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    ABSTRACT: Atypical antipsychotic (AAP) medications that have revolutionized the treatment of mental illness have become stigmatized by metabolic side effects, including obesity and diabetes. It remains controversial whether the defects are treatment induced or disease related. Although the mechanisms underlying these metabolic defects are not understood, it is assumed that the initiating pathophysiology is weight gain, secondary to centrally mediated increases in appetite. To determine if the AAPs have detrimental metabolic effects independent of weight gain or psychiatric disease, we administered olanzapine, aripiprazole, or placebo for 9 days to healthy subjects (n = 10, each group) under controlled in-patient conditions while maintaining activity levels. Prior to and after the interventions, we conducted a meal challenge and a euglycemic-hyperinsulinemic clamp to evaluate insulin sensitivity and glucose disposal. We found that olanzapine, an AAP highly associated with weight gain, causes significant elevations in postprandial insulin, glucagon-like peptide 1 (GLP-1), and glucagon coincident with insulin resistance compared with placebo. Aripiprazole, an AAP considered metabolically sparing, induces insulin resistance but has no effect on postprandial hormones. Importantly, the metabolic changes occur in the absence of weight gain, increases in food intake and hunger, or psychiatric disease, suggesting that AAPs exert direct effects on tissues independent of mechanisms regulating eating behavior.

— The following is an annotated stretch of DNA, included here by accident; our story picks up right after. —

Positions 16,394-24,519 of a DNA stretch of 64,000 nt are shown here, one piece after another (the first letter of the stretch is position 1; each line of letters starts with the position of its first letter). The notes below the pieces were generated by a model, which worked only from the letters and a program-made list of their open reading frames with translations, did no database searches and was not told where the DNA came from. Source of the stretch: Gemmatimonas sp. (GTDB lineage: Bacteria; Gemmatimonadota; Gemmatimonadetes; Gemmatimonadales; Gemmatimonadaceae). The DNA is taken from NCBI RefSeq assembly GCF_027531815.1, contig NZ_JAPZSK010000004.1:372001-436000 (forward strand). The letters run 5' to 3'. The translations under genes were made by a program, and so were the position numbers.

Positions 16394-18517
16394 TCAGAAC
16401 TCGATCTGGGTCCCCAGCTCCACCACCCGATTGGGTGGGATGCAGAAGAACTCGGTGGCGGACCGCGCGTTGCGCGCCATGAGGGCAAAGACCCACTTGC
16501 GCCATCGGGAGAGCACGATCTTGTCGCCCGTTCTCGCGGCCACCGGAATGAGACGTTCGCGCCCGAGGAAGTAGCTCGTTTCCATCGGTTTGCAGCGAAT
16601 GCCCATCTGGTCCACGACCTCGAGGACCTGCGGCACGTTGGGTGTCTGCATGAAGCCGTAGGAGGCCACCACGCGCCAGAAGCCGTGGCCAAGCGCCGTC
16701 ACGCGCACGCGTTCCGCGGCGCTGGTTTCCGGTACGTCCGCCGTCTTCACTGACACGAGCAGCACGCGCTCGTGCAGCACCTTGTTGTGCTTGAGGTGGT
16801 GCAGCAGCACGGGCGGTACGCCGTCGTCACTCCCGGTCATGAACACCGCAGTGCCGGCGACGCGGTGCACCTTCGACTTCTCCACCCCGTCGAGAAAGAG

Diabetes 07/2013; 62(9). DOI:10.2337/db13-0430 · 8.47 Impact Factor